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Baseball: Final home game cements Moody’s legacy as Cajun

Brady Aymond • baymond@theadvertiser.com • May 22, 2008  

By the time Hunter Moody finishes his Ragin’ Cajun baseball career, whatever day that may be for these streaking Cajuns, he’ll do so with a handful of records and a room full of awards.
But chances are, UL coaches and fans won’t remember him for the records or trophies.

What they’ll remember him for is the passion with which he plays the game, or the way he attacks it, so to speak.

"I think the thing that you have to give him so much credit on is that his preparation to pitch is phenomenal," UL coach Tony Robichaux said. "He’s got a rigorous schedule in getting himself ready to pitch.

"The one thing he’s been able to do is to go from some high school guy who’s trying to pitch here to being a professional pitcher getting himself ready to pitch."

And, fittingly enough, his passion could be summed up in one play during Wednesday night’s 6-1 win over Troy in the opening round of the Sun Belt Conference baseball tournament at "The Tigue."

With the Cajuns holding a slim 2-1 lead in the sixth and the Trojans starting to get their timing down on Moody, the senior from Clinton delivered one of the biggest pitches of his career and made quite possibly his best defensive play.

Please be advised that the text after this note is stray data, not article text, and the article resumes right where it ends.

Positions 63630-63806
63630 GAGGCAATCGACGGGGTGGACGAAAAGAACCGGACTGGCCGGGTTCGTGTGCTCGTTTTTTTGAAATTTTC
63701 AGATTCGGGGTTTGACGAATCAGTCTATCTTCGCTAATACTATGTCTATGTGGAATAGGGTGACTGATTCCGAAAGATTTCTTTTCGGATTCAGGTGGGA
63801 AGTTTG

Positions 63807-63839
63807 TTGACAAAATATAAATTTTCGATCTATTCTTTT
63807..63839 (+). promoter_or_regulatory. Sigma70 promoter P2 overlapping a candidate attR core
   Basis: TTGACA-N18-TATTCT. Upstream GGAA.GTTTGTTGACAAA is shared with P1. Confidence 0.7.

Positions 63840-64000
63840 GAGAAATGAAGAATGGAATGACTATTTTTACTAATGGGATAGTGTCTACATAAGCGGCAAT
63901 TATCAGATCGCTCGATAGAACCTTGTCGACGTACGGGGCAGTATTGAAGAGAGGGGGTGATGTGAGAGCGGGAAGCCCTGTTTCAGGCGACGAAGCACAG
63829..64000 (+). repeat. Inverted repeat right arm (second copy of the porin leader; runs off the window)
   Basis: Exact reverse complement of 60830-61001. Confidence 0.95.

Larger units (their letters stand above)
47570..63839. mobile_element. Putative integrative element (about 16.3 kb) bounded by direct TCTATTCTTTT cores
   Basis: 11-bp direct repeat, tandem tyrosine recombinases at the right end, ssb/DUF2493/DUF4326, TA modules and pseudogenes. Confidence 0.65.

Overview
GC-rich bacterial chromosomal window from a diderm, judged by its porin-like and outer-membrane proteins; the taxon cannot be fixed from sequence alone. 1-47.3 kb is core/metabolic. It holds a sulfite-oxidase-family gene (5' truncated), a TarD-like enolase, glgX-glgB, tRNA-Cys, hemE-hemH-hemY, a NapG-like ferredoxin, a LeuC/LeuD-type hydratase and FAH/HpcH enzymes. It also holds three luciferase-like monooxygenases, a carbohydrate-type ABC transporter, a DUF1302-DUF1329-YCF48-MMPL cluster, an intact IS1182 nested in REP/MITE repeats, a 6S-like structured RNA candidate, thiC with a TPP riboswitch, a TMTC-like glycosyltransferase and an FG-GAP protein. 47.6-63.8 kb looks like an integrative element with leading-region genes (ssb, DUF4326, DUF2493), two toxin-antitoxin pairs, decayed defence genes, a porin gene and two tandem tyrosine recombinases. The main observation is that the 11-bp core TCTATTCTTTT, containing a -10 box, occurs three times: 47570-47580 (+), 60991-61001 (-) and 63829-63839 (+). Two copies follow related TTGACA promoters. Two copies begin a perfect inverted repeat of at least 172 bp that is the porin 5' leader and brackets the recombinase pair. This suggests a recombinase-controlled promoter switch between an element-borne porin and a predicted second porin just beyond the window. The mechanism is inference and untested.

With runners at first and second and one out, Moody got Beau Brooks to hit a hard grounder to Chance Harst at first base. Harst did his job, fielding the ball and turning and firing a perfect strike to shortstop William Long covering the bag at second.

Long then pivoted and fired it back to a then-empty first base, hoping to turn the double play and get out of the inning.

At the last second, Moody leapt into the picture, literally diving to catch the ball. At the same time, Moody stretched out his long legs to touch the bag and finalize the double play.

"That was out of control," Moody said. "I knew we needed a double play to get out of the inning and I wanted to make sure I was there. I fell off (the mound) to the right a little bit, but I tried running as fast as possible and stretch out as far as I could."

The Cajuns rewarded Moody for his gritty play in the next half inning. Nolan Gisclair’s three-run bomb gave the Cajun pitcher some breathing room and Moody made the lead hold up.

"He’s in my top two," Robichaux said when asked where Moody ranks among all the pitchers he’s coached. "He gave me every opportunity to win and he makes me a good coach.

"When you don’t have to make coaching decisions and coaching moves, it makes it easy. He’s got unbelievable ability to manage a baseball game."

When Moody’s storied career is over, he’ll leave as the Cajuns’ all-time leader in wins (31) and starts (52) and rank in the top five in innings pitched (354 2/3) and strikeouts (284).

But until that day comes, and the Cajuns hope it won’t be for another week or two, UL fans need to appreciate and enjoy what he’s brought to this team.

In four years wearing the Vermilion and White, Moody has lost only seven games for a winning percentage of .816. His career ERA after Wednesday’s complete game is a paltry 3.40.

"Without a doubt, we want to keep playing," Moody said. "Those (awards) are good, but I want to keep playing.

"I’ve been going out there the last few weeks thinking this might be it. Tonight, I just went out there trying to throw the best I could. I knew this would be my last time at ‘The Tigue’, so I just wanted to go out there and have fun and give us a chance to win."